The emphasis of the imaging facility is two-fold: imaging chemical and structural dynamics in intact cells and tissue, and resolving cell architecture at high spatial resolution. We constantly endeavor to provide microscopes that exceed commonly available instruments in terms of sensitivity, speed, and resolution for the user’s application.
The increasing need for quantitative optical methods in biology often requires specialized instrumentation. The Imaging Core Facility was created with the idea of offering researchers at the University a set of instruments that can be tailored to their particular application as well as developing methods for quantitative, in-vivo, or super-resolution imaging.
The facility opened in March 2006. Currently, there are several key capabilities: High-Resolution Two-Color Two Photon Microscopy, Fast DSLM Light Sheet microscopy with two-sided excitation and two-sided detection, a Resonant Scanning STED with wavefront shaping, a Ring TIRF, and a Commercial Zeiss 880 LSM Confocal Microscope with Airy Scan Super-Resolution. The hardware and the control software for all three instruments are flexible enough to permit modifications for specific experiments. Researchers can book the instruments for extended periods of time (up to several weeks in a row if necessary).
In live cells and tissue imaging, a key technology is two photon laser scanning microscopy(TPLSM). It is intrinsically confocal and allowed for observation in highly-scattering samples at depths beyond visible laser scanning confocal microscopy. This powerful technology is available in the Imaging Facility, all two photons have 400micron piezo objective positioners for fast-z stack acquisitions in live samples. The software that drives the piezo objective positioners reads back the sensor voltage for accurate positioning.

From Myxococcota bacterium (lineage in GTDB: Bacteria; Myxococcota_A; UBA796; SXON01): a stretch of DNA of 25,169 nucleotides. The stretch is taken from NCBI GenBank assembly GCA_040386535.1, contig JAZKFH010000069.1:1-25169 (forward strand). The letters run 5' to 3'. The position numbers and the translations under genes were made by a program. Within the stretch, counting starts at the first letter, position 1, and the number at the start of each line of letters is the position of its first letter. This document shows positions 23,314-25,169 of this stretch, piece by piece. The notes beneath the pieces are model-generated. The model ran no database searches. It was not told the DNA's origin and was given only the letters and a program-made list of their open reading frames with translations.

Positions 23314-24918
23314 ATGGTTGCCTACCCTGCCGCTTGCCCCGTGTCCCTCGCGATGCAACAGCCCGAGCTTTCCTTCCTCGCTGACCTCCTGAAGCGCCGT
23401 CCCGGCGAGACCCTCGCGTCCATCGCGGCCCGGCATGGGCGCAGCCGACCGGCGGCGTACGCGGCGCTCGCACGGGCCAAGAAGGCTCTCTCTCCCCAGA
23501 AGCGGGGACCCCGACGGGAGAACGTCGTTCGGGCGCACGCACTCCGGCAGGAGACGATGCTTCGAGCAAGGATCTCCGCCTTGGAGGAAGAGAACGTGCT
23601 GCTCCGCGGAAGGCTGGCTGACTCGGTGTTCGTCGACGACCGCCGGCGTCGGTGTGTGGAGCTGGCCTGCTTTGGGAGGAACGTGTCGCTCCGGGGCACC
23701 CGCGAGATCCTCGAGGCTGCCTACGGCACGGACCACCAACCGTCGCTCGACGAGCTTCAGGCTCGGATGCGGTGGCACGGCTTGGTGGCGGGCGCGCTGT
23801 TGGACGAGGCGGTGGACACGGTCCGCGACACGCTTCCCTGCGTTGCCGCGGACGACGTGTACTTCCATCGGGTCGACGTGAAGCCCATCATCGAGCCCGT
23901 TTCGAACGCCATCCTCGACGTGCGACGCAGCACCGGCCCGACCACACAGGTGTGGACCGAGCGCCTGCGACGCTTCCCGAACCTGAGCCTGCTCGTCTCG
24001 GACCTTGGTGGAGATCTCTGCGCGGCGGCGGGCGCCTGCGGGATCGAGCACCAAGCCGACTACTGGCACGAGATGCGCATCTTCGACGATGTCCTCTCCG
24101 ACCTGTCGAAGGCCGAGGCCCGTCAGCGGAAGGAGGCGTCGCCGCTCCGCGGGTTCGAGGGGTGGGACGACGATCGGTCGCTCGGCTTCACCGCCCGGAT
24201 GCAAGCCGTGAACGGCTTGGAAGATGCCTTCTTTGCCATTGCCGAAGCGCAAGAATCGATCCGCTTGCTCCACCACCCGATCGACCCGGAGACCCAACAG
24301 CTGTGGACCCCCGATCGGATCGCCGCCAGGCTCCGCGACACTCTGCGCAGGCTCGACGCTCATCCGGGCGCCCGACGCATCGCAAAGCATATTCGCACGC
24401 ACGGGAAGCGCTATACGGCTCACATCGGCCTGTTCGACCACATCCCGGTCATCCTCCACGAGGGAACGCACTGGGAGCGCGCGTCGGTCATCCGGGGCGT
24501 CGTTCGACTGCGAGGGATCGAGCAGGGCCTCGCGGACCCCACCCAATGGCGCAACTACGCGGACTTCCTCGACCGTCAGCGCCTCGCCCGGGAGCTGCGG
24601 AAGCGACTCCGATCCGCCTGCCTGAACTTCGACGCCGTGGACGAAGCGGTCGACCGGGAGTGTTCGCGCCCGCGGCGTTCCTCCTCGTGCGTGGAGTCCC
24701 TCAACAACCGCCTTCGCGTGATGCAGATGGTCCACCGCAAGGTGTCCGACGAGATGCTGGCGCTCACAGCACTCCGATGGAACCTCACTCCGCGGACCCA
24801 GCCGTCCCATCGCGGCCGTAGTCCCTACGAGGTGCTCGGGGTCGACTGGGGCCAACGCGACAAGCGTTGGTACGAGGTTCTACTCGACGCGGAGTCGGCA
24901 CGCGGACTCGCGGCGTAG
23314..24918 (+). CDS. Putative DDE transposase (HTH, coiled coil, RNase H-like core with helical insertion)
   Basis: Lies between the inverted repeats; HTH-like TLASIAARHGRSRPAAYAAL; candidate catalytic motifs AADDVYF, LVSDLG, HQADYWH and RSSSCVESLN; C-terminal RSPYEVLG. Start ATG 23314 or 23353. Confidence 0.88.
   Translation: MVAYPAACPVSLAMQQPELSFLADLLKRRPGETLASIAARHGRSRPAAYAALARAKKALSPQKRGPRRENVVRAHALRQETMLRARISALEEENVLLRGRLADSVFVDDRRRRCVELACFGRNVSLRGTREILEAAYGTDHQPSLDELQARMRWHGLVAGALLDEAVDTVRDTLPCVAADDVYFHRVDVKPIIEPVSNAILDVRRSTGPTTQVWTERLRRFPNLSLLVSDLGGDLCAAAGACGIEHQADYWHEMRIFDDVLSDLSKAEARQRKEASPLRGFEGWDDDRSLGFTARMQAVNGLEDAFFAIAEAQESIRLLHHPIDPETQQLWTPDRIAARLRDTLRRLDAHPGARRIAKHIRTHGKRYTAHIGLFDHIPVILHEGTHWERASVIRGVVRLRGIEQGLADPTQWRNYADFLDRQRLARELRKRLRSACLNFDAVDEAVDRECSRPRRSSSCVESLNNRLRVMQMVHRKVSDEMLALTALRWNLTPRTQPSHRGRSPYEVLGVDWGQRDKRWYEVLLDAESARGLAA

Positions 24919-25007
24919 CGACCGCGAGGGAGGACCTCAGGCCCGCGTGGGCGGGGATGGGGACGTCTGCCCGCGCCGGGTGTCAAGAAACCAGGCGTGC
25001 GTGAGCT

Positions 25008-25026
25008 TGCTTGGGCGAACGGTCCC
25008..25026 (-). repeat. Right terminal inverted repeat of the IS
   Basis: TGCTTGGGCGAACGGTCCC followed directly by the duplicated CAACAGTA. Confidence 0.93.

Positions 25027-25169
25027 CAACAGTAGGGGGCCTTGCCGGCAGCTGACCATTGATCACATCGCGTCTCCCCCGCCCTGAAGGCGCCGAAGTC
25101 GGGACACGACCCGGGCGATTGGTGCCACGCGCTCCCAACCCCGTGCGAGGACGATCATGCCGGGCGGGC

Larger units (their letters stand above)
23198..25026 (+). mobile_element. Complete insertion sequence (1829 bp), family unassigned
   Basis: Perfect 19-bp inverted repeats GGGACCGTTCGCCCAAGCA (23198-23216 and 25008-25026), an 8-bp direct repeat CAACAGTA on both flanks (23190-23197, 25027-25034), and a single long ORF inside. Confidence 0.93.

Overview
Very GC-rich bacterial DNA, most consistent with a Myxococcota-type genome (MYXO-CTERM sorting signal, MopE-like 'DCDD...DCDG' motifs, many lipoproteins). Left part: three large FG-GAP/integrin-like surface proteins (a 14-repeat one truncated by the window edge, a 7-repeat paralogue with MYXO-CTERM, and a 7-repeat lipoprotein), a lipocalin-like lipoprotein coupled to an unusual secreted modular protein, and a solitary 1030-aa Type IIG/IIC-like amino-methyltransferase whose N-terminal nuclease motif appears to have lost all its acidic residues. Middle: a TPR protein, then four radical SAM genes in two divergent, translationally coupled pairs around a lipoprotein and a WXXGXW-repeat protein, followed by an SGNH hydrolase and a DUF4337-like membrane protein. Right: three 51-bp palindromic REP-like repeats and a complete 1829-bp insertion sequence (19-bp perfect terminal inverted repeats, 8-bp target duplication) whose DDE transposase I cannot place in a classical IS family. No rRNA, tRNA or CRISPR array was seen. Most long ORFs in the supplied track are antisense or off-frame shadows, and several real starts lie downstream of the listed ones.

Until recently, ultra-structural studies could only be performed using Electron Microscopy (EM). In the recent years, we have seen the development of imaging techniques that are able to break the diffraction barrier by more than an order of magnitude. Biological structures can now routinely be imaged with resolution in the tens of nanometers range, well beyond the Abbe diffraction limit. A clear advantage of optical microscopy over EM is the possibility to label several targets with different identifiable labels and perform live imaging with protein specificity. Our facility has developed a sophisticated laser-scanning STED microscope with adaptive optics for spatially addressable super-resolution in fixed samples approaching that of EM, in addition we have also developed a Ring TIRF with fast laser switching that can be used for PALM and STORM.
Other techniques of microscopy imaging and optical measurements have been implemented in the facility, and additional methods can be developed to meet individual research requirements.
The facility was built to offer researchers an imaging service where approaches difficult to implement in the context of a conventional facility can be developed. To achieve that end, our microscopes are designed for maximum flexibility and constructed from modular components for the best adaptation to specific experiments. Further, the microscopes can be booked for prolonged blocks of time (days to weeks) that are long enough to allow the microscope and peripheral equipment to be tailored to the particular measurement.